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Home Brew Forums > Home Brewing Beer > Bottling/Kegging > Force-carb cider - thoughts?
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Old 08-15-2011, 07:00 PM   #1
ewerbeck
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Default Force-carb cider - thoughts?

I've previously bottled all my cider but I ordered some kegging equipment last night. I'm really unfamiliar with the force-carb process. I know I need to stop the fermentation, which I've been told can be done with sorbate and camden. How much should I use? When should I put in the additives?

I'm fermenting until 1.02 and I'd like to stop it there, probably back-sweeten with a little extra apple juice, and then carb to make a sparkling sweet cider.

Any advice as to additives or pressures? Thanks a bunch.

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Old 08-17-2011, 12:01 AM   #2
erikpete18
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Its sounds like you're coming from the cider side of it, but I can't imagine its any different than beer. I've forced carbed edwort's apfelwein before and quite enjoyed it. The pressure you use will be determined by the temp of your freezer and how many volumes of CO2 you are aiming for. Here's a chart to get you started. I did the apfelwein at 2.5 since that's what I've got my beer at and thought it worked well, but if you wanted to go higher than that you could increase from there, or even step it up along the way until it got to the point that you wanted it. Should point out though that at least for beer higher pressures require longer lines to prevent foaming. Since this shouldn't foam, not sure if that would be necessary or not, but short lines will likely knock some of the CO2 out of suspension when it exits into the glass, so you might reach a point of diminishing returns.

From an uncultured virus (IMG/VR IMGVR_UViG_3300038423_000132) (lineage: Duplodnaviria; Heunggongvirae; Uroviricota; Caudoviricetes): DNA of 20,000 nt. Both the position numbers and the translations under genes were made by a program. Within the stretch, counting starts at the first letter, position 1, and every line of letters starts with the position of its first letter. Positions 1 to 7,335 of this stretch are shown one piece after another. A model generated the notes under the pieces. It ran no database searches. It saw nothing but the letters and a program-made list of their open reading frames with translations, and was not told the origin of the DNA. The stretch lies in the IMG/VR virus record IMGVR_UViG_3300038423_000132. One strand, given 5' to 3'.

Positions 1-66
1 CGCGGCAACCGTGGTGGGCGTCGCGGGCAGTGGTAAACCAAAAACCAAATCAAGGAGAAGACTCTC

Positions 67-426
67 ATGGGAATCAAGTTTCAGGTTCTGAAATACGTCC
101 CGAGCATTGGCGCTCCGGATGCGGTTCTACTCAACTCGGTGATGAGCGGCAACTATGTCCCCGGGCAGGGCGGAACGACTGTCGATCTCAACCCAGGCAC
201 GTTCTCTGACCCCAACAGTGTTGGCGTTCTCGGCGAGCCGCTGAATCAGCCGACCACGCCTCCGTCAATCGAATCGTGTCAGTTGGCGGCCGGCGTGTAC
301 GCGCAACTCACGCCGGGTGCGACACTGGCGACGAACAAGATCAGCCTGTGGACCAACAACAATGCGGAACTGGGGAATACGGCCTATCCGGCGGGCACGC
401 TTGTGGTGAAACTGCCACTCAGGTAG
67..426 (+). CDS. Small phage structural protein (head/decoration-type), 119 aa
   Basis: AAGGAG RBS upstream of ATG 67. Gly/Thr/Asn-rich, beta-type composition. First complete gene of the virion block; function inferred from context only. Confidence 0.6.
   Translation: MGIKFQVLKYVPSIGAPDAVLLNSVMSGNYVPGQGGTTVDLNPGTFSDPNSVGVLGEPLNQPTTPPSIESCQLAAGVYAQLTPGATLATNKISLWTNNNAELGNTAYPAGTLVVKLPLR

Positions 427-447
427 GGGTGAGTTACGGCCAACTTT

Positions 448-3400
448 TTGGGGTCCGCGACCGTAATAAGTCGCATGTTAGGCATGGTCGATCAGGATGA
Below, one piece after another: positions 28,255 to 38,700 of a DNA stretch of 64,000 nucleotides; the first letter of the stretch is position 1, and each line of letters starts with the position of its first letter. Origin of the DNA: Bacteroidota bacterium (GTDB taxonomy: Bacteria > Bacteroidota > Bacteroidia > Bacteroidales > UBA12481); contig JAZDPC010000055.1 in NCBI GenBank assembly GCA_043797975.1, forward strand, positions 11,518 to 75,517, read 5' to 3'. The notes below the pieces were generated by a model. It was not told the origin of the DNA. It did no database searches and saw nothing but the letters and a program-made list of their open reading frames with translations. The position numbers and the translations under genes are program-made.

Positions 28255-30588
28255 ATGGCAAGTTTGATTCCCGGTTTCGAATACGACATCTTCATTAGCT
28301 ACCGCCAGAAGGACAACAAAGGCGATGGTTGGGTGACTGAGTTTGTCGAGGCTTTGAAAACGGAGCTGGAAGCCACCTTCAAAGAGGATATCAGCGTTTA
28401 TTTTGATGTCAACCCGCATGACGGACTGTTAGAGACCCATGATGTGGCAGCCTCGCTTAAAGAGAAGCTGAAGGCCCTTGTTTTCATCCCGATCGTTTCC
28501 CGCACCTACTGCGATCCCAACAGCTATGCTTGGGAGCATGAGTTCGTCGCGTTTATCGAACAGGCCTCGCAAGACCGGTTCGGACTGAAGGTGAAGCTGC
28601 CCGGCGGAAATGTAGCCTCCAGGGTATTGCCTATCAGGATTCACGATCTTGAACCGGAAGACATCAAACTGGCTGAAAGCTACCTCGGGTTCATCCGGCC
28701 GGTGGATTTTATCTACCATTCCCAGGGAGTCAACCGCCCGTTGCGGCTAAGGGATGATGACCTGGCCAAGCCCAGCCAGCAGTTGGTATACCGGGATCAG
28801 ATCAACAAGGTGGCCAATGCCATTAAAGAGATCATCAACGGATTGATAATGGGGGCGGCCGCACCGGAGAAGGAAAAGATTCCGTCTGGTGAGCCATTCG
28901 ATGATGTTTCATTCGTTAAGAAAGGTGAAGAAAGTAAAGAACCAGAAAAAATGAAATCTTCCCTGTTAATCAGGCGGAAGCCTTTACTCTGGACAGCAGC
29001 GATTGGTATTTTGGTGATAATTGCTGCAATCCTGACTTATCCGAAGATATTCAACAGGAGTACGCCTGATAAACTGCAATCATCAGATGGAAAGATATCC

As far as the additives and backsweetening, here's one part where this should be easier. In theory, you're going to keep your keg at such low temps that there shouldn't be too much worry about yeast activity. Further, since its in a keg the end result if there was activity wouldn't be bottle bombs but a slight overcarbonation. I haven't tested this so maybe someone with more experience has, but you shouldn't need to even stop the fermentation. Make sure you get your keg cooled down before any backsweetening and keep it cold, and I would think you should be safe. Again, might be best if you get that confirmed by someone that's done it, but that would be my thinking.

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Old 08-17-2011, 01:36 AM   #3
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Thanks Erik... good stuff on the carb levels. I'm not sure what CO2 level I'm aiming for... Is there a generally accepted level for 'light' carbonation? I'd probably be aiming for something light to medium.

I was thinking the same thing regarding chilling the keg to stop the yeast activity. However, I'd like to bottle some from the keg at some point, so I'm worried about it reactivating in the bottles. Perhaps someone out there has an idea?

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Old 12-22-2011, 02:06 AM   #4
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Here's an idea for bottling, I am going to keg some cider and bottle what I have left over.
http://www.homebrewtalk.com/f32/easy...g-pics-193295/

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